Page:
Interest rates in the UK have been at a record low of nought 0.1% since March 2020, a figure which helps house buyers but hinders savers.
With homes and businesses continuing to juggle stretched finances, there has been little appetite to consider an interest rate rise, until now.
Spiralling inflation has led the Bank of England (BoE) governor, Andrew Bailey, to issue a warning that action will be needed sooner rather than later to stop the economy from overheating.
Experts have been predicting an interest rate rise before the end of 2021 for some time, so this news doesn't come as a huge surprise. But will the anticipated rise occur in November, or will the BoE governor and the Monetary Policy Committee hold their nerve for a little longer?
Although many signs indicate that the Bank of England is edging in next inexorably closer to a rate rise, not everyone agrees that it's inevitable to happen soon or that it will be permanent.
The UK Economy still has a long way to recover from the recent global events, and there are concerns about how a rate rise could affect FTSE 100 listed companies.
The Chief Economist for the BoE , Huw Pill, Has conceded that the decision of whether to increase interest rates is much more “two-sided” than it has been before. With the need to support the economy while on while it recovers balanced against rising inflation, tough decisions must be made.
Although there is no escaping the fact that inflation is much higher than the BoE are comfortable with, hiking up interest rates may not be the right decision just yet. Over half of city analysts believe that interest rates will be kept the same in the short term before gradually starting to rise.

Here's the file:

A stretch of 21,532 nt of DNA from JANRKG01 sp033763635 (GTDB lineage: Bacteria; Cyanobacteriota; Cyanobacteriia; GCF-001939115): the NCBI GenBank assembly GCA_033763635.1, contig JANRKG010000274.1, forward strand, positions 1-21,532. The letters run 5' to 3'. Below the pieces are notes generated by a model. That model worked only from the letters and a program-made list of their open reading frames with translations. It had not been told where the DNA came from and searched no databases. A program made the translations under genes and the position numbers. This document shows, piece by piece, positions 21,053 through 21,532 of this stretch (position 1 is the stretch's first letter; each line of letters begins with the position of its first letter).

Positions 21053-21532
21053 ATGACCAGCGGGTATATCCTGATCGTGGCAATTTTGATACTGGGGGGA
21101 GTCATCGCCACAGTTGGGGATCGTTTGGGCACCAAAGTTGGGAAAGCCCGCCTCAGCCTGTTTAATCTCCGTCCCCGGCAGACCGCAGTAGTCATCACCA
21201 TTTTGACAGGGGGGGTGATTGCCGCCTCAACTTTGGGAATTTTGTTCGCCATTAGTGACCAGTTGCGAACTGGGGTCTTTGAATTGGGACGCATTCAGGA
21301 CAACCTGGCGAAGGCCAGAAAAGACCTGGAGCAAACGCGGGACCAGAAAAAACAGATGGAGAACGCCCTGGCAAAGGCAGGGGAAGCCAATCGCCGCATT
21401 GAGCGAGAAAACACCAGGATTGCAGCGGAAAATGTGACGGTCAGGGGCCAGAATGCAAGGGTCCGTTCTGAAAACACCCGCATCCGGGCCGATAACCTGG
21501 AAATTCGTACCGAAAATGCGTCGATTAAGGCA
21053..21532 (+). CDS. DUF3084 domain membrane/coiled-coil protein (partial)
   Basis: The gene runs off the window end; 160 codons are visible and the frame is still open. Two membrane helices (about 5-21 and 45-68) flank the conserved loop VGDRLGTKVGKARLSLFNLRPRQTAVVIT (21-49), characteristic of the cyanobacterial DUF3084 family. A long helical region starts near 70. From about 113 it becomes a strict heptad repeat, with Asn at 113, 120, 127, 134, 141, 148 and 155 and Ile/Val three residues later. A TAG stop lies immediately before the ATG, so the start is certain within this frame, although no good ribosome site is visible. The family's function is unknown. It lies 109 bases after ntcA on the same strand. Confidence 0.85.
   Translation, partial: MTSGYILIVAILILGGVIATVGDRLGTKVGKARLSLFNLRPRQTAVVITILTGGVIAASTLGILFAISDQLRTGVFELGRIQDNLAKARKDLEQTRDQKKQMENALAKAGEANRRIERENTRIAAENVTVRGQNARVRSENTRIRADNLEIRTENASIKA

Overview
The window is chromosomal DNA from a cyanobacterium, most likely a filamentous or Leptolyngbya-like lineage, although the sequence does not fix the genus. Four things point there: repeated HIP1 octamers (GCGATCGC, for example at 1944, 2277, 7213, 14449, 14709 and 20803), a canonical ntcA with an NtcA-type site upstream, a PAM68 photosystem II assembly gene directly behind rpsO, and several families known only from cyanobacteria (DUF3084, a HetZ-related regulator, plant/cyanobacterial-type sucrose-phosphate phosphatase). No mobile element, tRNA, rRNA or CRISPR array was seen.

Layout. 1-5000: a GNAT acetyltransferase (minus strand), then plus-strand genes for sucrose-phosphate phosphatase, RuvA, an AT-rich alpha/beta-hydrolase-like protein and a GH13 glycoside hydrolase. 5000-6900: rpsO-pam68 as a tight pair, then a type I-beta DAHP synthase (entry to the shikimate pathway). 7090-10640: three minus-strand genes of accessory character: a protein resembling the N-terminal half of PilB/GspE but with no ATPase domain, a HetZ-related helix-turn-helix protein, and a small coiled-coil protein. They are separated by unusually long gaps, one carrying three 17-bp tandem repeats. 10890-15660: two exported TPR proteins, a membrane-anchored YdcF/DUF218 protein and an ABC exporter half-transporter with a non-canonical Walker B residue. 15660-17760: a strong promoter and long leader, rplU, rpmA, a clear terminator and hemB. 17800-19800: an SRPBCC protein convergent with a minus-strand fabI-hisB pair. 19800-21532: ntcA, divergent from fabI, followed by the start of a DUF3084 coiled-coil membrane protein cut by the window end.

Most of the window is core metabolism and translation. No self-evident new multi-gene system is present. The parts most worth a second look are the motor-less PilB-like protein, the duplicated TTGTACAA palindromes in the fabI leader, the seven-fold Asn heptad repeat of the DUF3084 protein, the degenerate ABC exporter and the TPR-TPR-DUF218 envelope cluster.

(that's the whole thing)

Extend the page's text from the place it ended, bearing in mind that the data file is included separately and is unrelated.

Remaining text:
The flipside of this is that just under half of analysts believe an almost immediate interest rate rise will be a pre-emptive measure to intercept inflation before it climbs too high.
Bank of England Statement
The subject of interest rates and inflation is often under the spotlight, but the Bank of England Governor has stepped into the debate ostensibly to set expectations for a rate rise.
Addressing a G30 meeting, Andrew Bailey did nothing to dampen down expectations of interest rates rising, warning that inflationary pressure was making it important for the Bank to act.
Bailey has spoken in the past of his belief that the rising inflation is only a temporary issue and one that will subside. However, he has now acknowledged that the energy crisis and rising costs in the sector have impacted inflation, causing prices to rise higher - and for longer.
Only a month ago there was a widespread belief that the inevitable interest rate rise wouldn't come in before the summer of 2022. Still, Bailey’s latest comments Have caused an about turn in opinion.
after rocketing to 3.2% in August, inflation has lowered very slightly to 3.0% in September, but it's still expected to reach 4.0% by the end of the year. For a Bank whose target is inflation of 2.0% or less, it may mean that there is no choice but to act now.